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Moy had eye on design

U.S. Mint Director Ed Moy pledged in 2007 to bring about a neo-Renaissance in coinage design. History will decide if  that is his legacy.
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This article was originally printed in the latest issue of Numismatic News.
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U.S. Mint Director Ed Moy pledged in 2007 to bring about a neo-Renaissance in coinage design. History will decide if that is his legacy.


Moy resigned as director to join L&L Energy, Inc., a company headquartered in Seattle that has coal mining and distribution businesses in China. His new position is vice president – corporate infrastructure.

His resignation from the Mint is effective Jan. 9.

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A manifestation of his commitment to improvement was his revival of the Ultra High Relief Saint-Gaudens $20 gold coin design that never made it into production in 1907.

The UHG coin has a smaller diameter and is much thicker than the standard $20 gold piece. The artistic tribute to ancient Greek coinage made it into collector hands in 2009.

The Citizens Coin Advisory Committee recently authorized a subcommittee to review coin design excellence.

“Director Moy had the power to prevent the committee from conducting the review, but he did not,” said CCAC member Donald Scarinci. “If he had stayed on as director for a couple of months, I believe he would have implemented a lot of recommendations in the report.”

Should something good come out of the committee’s recommendations, Scarinci said, “It think history will give him a shared credit for starting the process that he talked about in 2007.”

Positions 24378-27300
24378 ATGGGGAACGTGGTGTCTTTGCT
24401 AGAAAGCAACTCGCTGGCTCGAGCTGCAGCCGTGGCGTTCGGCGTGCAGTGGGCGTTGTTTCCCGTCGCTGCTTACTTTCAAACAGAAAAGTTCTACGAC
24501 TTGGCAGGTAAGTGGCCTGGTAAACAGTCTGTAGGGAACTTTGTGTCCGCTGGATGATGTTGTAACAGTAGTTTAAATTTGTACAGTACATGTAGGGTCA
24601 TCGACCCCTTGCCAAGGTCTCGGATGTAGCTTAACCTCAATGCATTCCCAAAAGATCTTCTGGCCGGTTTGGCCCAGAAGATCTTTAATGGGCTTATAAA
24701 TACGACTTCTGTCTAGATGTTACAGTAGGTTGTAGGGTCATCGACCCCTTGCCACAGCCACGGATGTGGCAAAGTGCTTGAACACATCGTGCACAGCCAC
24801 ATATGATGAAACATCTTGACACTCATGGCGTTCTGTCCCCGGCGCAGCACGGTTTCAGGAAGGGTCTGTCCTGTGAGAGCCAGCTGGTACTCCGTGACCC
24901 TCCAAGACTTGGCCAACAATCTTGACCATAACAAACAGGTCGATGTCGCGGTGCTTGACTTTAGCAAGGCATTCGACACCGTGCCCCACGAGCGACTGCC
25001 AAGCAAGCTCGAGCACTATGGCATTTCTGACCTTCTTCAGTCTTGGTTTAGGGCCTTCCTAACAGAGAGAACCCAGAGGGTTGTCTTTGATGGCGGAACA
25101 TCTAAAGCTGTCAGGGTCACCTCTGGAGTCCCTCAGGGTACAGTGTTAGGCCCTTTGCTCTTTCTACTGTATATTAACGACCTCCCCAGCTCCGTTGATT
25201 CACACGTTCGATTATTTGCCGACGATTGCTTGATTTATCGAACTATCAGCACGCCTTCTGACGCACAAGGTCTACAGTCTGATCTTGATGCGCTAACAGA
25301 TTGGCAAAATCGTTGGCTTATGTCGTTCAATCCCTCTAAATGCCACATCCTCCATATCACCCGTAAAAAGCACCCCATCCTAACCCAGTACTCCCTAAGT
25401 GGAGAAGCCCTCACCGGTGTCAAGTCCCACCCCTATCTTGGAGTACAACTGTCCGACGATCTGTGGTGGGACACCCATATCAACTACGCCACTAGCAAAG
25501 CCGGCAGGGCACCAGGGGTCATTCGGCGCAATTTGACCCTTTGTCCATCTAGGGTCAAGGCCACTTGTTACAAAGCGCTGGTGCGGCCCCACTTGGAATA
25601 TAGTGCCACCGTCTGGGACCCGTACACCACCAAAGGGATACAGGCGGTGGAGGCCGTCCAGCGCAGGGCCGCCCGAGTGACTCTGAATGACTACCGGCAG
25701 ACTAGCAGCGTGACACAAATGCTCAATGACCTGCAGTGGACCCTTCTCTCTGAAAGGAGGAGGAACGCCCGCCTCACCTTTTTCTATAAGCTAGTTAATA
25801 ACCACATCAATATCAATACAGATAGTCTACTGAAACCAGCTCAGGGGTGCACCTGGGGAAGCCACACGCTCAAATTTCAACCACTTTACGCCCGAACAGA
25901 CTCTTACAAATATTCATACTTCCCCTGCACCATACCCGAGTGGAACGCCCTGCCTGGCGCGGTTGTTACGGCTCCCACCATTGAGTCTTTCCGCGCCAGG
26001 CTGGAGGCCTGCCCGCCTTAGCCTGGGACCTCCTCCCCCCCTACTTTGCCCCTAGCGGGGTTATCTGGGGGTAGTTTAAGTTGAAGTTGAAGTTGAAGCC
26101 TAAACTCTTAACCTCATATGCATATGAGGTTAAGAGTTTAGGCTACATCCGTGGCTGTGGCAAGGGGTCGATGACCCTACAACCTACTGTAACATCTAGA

Moy was sworn in as Mint director in September 2006.

American Numismatic Association President Clifford Mishler said the past five years with Moy at the helm have been challenging times for the Mint and for the hobby.

“Moy has been reasonably receptive and accomodating to interacting with our hobby community, managing under the restraints of a government bureaucracy,” Mishler said.

But those on the bullion side of the hobby didn’t have much interaction with Moy, said Terry Hanlon, CEO of Dillon Gage, one of 11 “authorized purchasers” that handle Mint bullion products.

“I don’t know who in the coin industry interacted with Director Moy, but none of the APs to my knowledge have ever really interacted with him,” Hanlon said. “We were unaware of what his involvement was with the process and the decisions affecting specifically the bullion side of the business.”

When it came to input from the AP’s regarding Mint bullion policies, there just wasn’t any, Hanlon said.

In announcing his resignation, Moy told Mint employees, “I’m proud of the progress we’ve made over four and a half years. The Mint is a better place and delivering more value to American taxpayers. The foundation has been rebuilt and the work is now in your capable hands.”

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